Pulsars and black holes, two of the most enigmatic celestial bodies in the Universe may actually hold the key to understanding how Einstein’s theory of relativity and gravity interact.

Artistic depiction of a pulsar and the emitted radiation. Image via National Radio Astronomy Observatory.

A pulsar is a highly magnetized, rotating neutron star that emits a beam of electromagnetic radiation. Pulsars are from when a star that turns becomes a supernova and then collapses into a neutron star; the neutron star maintains its angular momentum, but because it has lost most of its mass, it starts to spin incredibly fast –  usually between a 2 and 50 times per second! The longest known spin period is just over 8 seconds. Due to this spin, pulsars are also excellent time keepers, as they emit intermittent light at regular intervals. Now, researchers believe that pulsars could be used to put Einstein’s theory of relativity to the test, especially if a pulsar would be found in the vicinity of a black hole. The only problem is that so far, this scenario has never been encountered.

“Pulsars act as very precise timekeepers, such that any deviation in their pulses can be detected,” Diego F. Torres, ICREA researcher from the Institute of Space Sciences (IEEC-CSIC), explains. “If we compare the actual measurements with the corrections to the model that we have to use in order for the predictions to be correct, we can set limits or directly detect the deviation from the base theory.”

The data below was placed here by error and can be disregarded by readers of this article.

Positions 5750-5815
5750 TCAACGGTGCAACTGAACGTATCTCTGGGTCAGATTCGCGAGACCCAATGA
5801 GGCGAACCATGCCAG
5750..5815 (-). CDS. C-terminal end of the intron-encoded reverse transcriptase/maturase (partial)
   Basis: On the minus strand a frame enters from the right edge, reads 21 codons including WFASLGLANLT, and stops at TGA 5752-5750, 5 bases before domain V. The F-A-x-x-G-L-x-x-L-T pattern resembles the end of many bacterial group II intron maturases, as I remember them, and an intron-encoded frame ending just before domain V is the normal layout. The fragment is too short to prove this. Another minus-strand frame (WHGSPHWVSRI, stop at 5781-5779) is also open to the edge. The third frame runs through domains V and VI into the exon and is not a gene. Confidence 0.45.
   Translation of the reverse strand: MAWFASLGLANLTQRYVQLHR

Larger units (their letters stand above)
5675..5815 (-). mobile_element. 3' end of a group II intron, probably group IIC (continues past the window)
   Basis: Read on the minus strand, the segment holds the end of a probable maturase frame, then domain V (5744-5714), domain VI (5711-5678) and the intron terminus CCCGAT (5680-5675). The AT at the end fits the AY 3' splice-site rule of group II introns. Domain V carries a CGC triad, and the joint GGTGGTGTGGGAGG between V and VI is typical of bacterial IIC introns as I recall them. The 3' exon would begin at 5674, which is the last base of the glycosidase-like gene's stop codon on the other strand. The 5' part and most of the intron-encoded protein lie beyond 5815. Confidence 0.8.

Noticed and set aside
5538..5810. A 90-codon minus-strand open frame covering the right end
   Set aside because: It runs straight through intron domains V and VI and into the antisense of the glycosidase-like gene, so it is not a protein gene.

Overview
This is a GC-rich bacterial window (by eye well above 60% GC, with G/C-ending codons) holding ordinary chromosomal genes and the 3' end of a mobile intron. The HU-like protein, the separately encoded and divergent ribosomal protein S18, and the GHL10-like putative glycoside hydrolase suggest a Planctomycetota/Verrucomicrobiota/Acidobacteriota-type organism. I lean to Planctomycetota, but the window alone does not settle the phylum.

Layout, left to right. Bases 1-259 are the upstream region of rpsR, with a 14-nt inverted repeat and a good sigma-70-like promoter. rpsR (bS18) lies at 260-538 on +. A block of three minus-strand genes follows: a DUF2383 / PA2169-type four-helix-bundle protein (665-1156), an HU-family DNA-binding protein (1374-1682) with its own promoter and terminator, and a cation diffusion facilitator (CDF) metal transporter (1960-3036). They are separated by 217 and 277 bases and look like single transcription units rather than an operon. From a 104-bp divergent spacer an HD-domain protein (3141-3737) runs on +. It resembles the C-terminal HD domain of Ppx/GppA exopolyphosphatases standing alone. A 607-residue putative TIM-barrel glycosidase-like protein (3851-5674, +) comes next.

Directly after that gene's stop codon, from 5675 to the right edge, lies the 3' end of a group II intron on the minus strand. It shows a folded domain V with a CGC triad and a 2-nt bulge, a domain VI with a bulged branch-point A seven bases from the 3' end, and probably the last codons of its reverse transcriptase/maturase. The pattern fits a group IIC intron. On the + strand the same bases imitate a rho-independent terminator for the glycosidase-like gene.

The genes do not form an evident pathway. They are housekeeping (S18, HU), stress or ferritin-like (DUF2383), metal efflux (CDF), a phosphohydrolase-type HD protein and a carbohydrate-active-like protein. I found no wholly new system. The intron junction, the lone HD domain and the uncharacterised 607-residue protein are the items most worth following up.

Deviations mentioned by Torres occur when there is an object with significant mass close to the pulsar; in the lack of a black hole, that’s usually a white dwarf or another neutron star. By analyzing the interactions between pulsar-white dwarf or pulsar-neutron star interactions, astrophysicists can put not only the theory of gravity, but also Einstein’s relativity to the test. In the theory of relativity, the gravitational movement of a body results from the accelerating force exerted by the gravitational fields and nothing else. It is relatively constant in direction and magnitude. In other words, if you set up a free-fall experiment in a laboratory, the results will be independent on where the laboratory is in space and time and will depend only on the gravitational force(s).

This has been confirmed by previous observations, but in a new study, Torres and his colleague Manjari Bagchi argue that if you really want to put this idea to the test, you need to find a pulsar-black hole system; all that’s left now… is to actually find one.

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